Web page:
There are a lot of misconceptions about buying or selling a home today, making it challenging to know exactly how to navigate the current real estate landscape.
Here's a little clarity when it comes to 5 common myths about the 2021 housing market.
With these busted myths in hand, be sure to also work with a trusted real estate advisor so you can decipher local facts from fiction along the way.
If I sell my home where am I going to go? What if I can’t find a new home? And what happens if I need to sell before I can buy a new home?
One of the hot topics in real estate right now is -- if I sell my home where am I going to go? What if I can’t find a new home? And what happens if I need to sell before I can buy a new home?
March 10, 2021 – REBGV Government Relations
The BC government recently introduced Bill 7 - Tenancy Statutes Amendment Act to extend the current residential rent freeze to December 31, 2021, create regulations to prevent renovictions, and improve dispute resolution. These changes, if passed, will come into effect on July 1, 2021.
The new rent freeze means all renters who have received a rent increase notice that would have taken effect after March 30, 2020, and before Jan. 1, 2022, can disregard those notices. Starting in 2022, rent increases will be capped at the rate of inflation.
Landlords will be required to apply to the Residential Tenancy Branch (RTB) before terminating a tenancy agreement if they’re renovating.
Landlords won’t be able to end tenancies for renovations that aren’t substantial or don’t require the rental unit to be vacant.
Proposed changes will improve the residential tenancy dispute resolution process by expanding grounds for the RTB to review arbitrator decisions, including formally reviewing a decision where it’s clear an error has been made. The goal is to divert cases from the judicial review process to the RTB’s internal review process, reducing costs to tenants and landlords, the courts, and government. All of these changes fulfil recommendations of the government’s Rental Housing Task Force. (Opens 72-page pdf)
The industry perspective
David Hutniak, the CEO of LandlordBC, says his members of organization aren’t happy the rent freeze has been extended throughout 2021. “Many landlords haven’t been able to, and now won’t be able to compensate for inflationary increases to for their businesses for two years. Property taxes are up, insurance costs are up,” Hutniak said, noting landlords and tenants have been helped by the government’s structured rent repayment plan. As for the renoviction regulations, Hutniak explains that landlords can still make investments. “If the scope of the renovations requires ending tenancies and vacating the building, we can still do this. We just have to go through a RTB arbitrator. Overall, this will increase transparency and end conflict.”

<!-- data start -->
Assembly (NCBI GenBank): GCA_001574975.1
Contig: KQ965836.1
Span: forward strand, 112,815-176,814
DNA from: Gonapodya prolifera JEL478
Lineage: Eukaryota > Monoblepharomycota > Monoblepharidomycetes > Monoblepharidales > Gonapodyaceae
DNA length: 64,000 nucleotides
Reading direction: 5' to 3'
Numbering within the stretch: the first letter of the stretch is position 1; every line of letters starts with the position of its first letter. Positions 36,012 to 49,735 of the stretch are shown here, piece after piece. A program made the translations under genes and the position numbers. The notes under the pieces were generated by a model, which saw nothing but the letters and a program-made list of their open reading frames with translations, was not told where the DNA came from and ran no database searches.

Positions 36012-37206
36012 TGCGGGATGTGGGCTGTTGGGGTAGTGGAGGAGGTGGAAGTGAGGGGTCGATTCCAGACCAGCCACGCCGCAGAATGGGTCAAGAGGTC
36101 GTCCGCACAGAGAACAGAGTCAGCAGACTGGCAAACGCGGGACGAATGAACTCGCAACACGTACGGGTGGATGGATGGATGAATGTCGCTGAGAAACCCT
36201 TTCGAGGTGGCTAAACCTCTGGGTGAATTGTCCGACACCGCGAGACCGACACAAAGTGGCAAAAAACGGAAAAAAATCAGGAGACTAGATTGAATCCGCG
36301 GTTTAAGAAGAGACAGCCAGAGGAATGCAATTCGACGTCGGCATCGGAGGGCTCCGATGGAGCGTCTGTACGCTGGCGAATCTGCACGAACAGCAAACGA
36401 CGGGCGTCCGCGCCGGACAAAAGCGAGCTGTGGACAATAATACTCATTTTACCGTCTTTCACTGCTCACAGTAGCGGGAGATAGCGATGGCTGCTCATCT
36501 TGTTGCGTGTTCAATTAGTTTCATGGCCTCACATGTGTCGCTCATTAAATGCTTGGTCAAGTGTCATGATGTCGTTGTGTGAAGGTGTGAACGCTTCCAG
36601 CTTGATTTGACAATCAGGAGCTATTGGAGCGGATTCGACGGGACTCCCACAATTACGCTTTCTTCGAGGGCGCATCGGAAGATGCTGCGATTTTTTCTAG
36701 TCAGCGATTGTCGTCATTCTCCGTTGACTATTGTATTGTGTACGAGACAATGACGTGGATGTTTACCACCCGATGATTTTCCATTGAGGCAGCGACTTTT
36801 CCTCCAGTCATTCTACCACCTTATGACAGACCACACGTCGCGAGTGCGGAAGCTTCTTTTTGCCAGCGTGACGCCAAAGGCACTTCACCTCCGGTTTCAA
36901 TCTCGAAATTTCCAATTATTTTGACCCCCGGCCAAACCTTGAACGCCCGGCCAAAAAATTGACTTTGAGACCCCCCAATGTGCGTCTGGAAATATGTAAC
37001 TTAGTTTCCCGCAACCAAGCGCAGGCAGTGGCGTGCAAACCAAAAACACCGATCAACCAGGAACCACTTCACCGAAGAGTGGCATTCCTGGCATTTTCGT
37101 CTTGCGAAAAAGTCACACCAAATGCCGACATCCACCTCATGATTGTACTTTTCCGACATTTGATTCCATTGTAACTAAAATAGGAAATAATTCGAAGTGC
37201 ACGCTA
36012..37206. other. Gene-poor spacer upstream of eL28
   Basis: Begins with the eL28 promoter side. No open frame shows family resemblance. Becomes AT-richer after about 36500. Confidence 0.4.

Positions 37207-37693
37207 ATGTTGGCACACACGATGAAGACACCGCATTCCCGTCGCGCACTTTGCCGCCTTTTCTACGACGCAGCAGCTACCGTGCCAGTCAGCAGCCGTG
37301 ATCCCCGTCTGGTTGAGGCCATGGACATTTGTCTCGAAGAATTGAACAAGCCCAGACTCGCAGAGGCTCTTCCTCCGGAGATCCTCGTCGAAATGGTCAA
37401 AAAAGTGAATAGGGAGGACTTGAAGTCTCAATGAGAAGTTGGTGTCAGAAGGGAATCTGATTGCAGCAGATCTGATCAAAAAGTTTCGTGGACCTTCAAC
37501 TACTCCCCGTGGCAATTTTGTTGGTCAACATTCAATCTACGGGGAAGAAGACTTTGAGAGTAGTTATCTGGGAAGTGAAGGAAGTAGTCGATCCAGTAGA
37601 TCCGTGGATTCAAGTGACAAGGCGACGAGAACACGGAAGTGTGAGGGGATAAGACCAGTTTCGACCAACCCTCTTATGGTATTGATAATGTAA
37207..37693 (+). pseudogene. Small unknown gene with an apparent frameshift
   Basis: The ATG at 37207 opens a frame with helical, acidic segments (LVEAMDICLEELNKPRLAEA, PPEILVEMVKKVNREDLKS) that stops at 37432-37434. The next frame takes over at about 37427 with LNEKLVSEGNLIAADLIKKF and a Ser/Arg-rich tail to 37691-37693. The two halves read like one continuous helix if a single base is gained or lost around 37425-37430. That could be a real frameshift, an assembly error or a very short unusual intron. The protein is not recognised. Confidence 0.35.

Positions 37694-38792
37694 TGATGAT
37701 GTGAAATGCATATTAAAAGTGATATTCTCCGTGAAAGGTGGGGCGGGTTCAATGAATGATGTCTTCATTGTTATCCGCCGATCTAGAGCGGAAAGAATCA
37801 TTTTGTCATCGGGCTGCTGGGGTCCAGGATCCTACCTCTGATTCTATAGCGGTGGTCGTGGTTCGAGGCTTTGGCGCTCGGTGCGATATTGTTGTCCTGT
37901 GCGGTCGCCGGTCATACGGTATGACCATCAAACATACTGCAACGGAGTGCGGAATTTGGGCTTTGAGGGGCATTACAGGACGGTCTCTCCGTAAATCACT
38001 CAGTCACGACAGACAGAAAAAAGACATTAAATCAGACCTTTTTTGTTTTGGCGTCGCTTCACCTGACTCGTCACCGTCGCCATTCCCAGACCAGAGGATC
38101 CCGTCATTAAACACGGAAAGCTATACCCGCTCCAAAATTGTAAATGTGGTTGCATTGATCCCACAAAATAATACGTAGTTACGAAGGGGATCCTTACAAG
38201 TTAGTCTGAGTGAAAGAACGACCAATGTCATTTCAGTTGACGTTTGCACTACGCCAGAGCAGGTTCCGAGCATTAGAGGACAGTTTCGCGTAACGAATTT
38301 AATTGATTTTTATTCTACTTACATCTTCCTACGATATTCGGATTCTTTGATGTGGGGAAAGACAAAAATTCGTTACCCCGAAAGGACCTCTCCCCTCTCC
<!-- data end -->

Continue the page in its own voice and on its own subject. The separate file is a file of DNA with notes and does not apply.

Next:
A strata depreciation report is a thorough written, and sometimes illustrated, physical assessment of the condition of a strata property that identifies current and future issues that need to be addressed with associated cost estimates. According to provincial regulations, a depreciation report must include an inventory and evaluation of a building’s:
* Exterior (such as roofs, roof decks, doors, windows and skylights),
* Systems (such as electrical, heating, plumbing, fire protection and security); and
* Common amenities (such as fitness room, pool, bike lockers etc).
* Collectively, the items listed above are known as "common property" as they are elements that are shared by all owners of individual units within the building.
Why is a Strata Depreciation Report important?
It helps strata corporations plan for the repair, replacement and renewal of common property and assets, especially those that require considerable outlay of money, such as roofs, windows, elevators, roads or utilities.
They are also an important part of a Buyer’s due diligence as they provide insight into future repair and maintenance needs and their associated costs. It is in your best interest as a Buyer to thoroughly review strata depreciation reports and seek legal or other expert advice before making a buying decision.